Jada Pinkett Smith on Talking Generational Trauma With Demi Moore on 'Red Table Talk'
The latest episode of Red Table Talk on Facebook Watch is one of the most moving installments to date, as Jada Pinkett Smith brings on actress Demi Moore and her daughters, Tallulah and Rumer Willis, for an emotional conversation about generational trauma.
Moore opens up about the impact her mother's abuse had on her and how that was passed down to her own, now-grown children. TV Insider spoke with Pinkett Smith about the candid and powerful interview.
Why was it important to bring Demi Moore on for this latest episode of Red Table Talk on Facebook Watch?
Jada Pinkett Smith: Well her representatives called and wanted her to come and talk about her book, Inside Out. Then I read her book and was like... the part of the book that was the most inspiring to me and most intriguing was the generational trauma of it all, how trauma is passed from parent to child. Demi’s relationship to her mother, how her mother’s addiction affected her and her mother’s transgressions affected her, all of that including Demi’s own addictions affected her own children, because in my family, we’re healing from generational trauma, as well. I thought that it would be a really deep conversation to have between these two families of women who are on parallel journeys.
That’s so beautiful. How did this conversation change your perspective of Demi as a person, versus what you’d known beforehand?
[Laughs] Well, I’ve always known that Demi was gangster as hell. But the idea that she came to the table with the level of transparency that she did with her daughters is supremely courageous. And I think she knows that not only is it going to assist in her healing process and Scout, Rumer, and Tallulah's healing process, but also in the healing process of other parents-child relationships that have complex dynamics.
Even I at the table had a healing moment with Willow because of the transparency of Scout, Rumer, Tallulah, and Demi ... [I was] affected in my own healing process by the conversation. So I’m just grateful they blessed us with their presence.
That’s wonderful. As you’re both mothers to daughters who grew up in the public eye, were you able to connect on that?
God yeah! And then Tallulah, Rumer, and Willow were able to connect on being children who were raised in the public eye. There was so much relatability at that table, so many parallel journeys between Demi and I and even myself, Rumer, Tallulah, my mother, Demi — you name it.
Did you discuss how you handled parenting in Hollywood?
We really didn’t get into that but Tallulah, Rumer and Willow did discuss a bit — and I don’t think we kept it in the episode, actually — but they did discuss what it’s like being raised under the harsh lights of Hollywood and how stressful and difficult it has been.
In the interview, Demi opens up about her relationship with her mother and the impact it had on her. Were you able to relate at all?
Absolutely I was able to relate. Demi is a child of an addict, and so am I. And so, I totally relate to her journey and her experience with her mother. My experience with my mother wasn’t extreme but it was still trying, challenging, and painful.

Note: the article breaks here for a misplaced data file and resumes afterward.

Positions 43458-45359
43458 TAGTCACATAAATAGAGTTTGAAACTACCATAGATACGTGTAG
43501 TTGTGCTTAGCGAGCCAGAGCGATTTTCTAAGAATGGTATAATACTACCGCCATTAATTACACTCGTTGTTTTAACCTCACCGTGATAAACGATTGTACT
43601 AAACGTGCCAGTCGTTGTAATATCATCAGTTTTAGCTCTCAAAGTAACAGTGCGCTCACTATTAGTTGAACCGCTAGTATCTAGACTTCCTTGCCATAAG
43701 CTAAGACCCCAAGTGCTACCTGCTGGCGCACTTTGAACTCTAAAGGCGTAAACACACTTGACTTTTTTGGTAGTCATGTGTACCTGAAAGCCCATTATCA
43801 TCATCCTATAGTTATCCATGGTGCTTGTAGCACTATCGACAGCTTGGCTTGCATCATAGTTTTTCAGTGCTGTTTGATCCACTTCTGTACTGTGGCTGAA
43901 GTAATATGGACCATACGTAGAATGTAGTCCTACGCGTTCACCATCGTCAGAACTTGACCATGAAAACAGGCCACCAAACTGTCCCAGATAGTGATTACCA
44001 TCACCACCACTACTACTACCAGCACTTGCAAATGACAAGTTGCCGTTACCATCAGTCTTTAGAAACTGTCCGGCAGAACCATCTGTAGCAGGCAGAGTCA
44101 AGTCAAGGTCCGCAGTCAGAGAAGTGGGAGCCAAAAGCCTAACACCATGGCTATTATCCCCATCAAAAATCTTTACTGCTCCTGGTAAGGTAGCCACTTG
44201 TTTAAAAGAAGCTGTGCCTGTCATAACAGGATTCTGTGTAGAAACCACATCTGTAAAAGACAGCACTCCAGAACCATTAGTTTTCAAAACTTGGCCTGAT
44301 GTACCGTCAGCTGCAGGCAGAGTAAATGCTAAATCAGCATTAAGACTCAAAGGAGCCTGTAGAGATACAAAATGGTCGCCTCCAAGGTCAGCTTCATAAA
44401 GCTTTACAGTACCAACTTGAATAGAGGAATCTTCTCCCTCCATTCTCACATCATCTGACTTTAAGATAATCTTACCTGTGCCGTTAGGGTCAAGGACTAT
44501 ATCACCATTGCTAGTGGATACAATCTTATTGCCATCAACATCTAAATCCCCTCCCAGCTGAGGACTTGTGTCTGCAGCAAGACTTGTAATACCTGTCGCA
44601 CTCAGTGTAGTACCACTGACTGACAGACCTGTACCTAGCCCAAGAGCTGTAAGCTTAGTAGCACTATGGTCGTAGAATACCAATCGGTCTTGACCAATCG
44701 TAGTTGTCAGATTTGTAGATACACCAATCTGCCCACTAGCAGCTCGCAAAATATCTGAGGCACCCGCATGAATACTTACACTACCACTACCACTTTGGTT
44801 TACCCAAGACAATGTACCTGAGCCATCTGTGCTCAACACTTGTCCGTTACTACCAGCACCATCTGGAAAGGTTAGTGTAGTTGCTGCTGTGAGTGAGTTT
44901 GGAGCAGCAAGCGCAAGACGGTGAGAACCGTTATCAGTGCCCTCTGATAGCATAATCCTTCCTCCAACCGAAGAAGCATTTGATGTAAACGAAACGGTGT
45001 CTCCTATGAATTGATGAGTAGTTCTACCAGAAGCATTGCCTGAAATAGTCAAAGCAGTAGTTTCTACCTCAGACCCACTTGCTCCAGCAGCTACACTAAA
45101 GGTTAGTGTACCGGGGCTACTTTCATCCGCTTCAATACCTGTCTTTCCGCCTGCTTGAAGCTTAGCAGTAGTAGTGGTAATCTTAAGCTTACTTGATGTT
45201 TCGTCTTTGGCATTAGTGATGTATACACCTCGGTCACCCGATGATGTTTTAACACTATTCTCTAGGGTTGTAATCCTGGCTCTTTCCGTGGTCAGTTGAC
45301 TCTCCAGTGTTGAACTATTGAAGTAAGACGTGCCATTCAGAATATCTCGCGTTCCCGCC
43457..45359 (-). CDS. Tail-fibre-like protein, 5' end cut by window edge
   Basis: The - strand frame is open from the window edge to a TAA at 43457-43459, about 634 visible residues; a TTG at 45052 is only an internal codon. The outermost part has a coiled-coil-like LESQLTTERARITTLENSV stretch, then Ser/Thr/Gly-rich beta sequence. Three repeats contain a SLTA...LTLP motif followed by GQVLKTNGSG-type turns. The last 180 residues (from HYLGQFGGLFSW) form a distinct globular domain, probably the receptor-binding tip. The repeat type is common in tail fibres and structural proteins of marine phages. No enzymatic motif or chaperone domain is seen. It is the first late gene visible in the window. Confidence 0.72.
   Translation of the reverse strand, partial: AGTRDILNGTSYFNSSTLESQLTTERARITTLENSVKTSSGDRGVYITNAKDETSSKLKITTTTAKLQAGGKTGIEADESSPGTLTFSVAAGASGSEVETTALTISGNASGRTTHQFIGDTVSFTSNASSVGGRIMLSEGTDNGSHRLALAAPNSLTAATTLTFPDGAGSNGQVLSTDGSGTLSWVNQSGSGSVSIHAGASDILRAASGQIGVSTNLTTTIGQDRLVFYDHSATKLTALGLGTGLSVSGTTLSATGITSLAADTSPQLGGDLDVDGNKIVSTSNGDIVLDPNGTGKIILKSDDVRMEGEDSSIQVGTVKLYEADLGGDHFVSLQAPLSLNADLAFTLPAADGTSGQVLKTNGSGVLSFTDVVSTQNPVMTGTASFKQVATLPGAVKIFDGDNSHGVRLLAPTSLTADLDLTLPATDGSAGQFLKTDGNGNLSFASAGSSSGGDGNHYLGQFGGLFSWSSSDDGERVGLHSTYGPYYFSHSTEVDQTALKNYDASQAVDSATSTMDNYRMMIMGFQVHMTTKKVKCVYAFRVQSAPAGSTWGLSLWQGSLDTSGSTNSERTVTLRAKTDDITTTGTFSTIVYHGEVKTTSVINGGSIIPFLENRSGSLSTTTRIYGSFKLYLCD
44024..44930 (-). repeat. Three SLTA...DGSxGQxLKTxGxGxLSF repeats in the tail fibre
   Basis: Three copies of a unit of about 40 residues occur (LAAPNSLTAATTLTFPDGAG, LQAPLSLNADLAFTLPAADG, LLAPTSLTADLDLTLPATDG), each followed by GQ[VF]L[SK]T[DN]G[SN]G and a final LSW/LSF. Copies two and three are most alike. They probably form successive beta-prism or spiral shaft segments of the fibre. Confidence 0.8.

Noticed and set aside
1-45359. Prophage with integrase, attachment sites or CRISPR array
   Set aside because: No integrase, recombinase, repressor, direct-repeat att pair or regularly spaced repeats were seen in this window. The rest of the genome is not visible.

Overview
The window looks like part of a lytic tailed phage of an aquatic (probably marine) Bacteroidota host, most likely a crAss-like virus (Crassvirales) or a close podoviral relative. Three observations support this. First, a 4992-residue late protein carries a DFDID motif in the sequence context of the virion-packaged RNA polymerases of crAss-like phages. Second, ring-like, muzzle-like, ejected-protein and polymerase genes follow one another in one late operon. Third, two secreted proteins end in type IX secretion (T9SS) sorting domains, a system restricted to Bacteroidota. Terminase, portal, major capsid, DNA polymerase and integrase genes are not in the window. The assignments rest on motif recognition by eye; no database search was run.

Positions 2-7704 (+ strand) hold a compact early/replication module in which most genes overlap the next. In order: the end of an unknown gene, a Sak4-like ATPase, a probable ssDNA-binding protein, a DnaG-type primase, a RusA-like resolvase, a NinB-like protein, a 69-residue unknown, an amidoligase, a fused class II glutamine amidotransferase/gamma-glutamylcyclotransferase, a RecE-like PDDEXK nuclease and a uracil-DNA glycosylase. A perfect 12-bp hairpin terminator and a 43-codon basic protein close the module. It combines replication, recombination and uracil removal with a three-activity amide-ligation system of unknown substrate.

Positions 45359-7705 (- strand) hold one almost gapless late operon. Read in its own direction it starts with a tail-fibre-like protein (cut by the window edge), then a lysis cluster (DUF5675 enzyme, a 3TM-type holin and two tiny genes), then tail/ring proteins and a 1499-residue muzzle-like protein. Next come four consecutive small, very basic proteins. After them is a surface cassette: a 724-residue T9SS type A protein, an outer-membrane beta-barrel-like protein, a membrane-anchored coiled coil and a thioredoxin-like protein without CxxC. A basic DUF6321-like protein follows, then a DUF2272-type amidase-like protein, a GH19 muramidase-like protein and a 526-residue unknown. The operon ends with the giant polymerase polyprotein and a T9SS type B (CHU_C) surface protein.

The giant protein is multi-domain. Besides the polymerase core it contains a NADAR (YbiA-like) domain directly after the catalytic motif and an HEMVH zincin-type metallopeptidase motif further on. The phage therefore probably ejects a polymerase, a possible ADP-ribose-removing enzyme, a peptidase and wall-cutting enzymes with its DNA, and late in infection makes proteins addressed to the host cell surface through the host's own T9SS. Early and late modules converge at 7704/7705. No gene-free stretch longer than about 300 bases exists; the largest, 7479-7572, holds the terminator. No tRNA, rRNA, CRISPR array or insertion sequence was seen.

Known for her role as Scarlet Witch in the MCU, Olsen serves as executive producer and star of the Facebook Watch series.
The concept for Red Table Talk is so brilliant, conveying the perspective of three women from three different generations. What were some of the must-cover topics you knew you wanted to discuss when you first started the show?
The first topic that was really important to me was talking about motherhood through the lens of being a bonus mother. The first episode was me talking with [husband Will Smith's son from a previous relationship] Trey’s mother Sheree. I thought that having a bonus family and how we all got there, how Willow saw it, how my mother saw it — you know, from three generations — was really important because there are so many families going through that.
Then, [I wanted to talk] on issues around body image, and loss through the eyes of three different generations. I think it was really important to talk about topics that never leave the conversation of women, to talk amongst ourselves from a three-generational perspective.
Going forward, are there any dream guests you’re still hoping to get on the show?
I never put myself in a dream guest — I never set myself up like that. You can’t do that with the Red Table because people have to be ready. I just had a guest drop out today.
Yes! Because people think about it. They go “Mm.. I thought I was ready but I’m not.” You know? ... I totally understand, it’s never an upset. I’ve had people come to the table and I had to scratch shows. So you can’t ask people to come to the table, people have to call. We will ask un-spotlighted people, people that have intriguing stories. But asking celebrities, spotlighted people? You don’t do that.
The series is based on the hit podcast of the same name.
We hear Red Table Talk is being opened up to people across the country. Can you tell us more about that?
It’s already happening — [we have the] Red Table Talk groups are happening on Facebook. You have Red Table Talk Virginia, Memphis Sisters, you have the Red Table Talk group in California, you have all these different Red Table Talk communities that are developing all around the country on their own. And what we have is the OG group that we do a call with every month. But, yes I am so happy that people are taking the initiative of creating their own Red Table Talks.
Red Table Talk, Streaming Now, Facebook Watch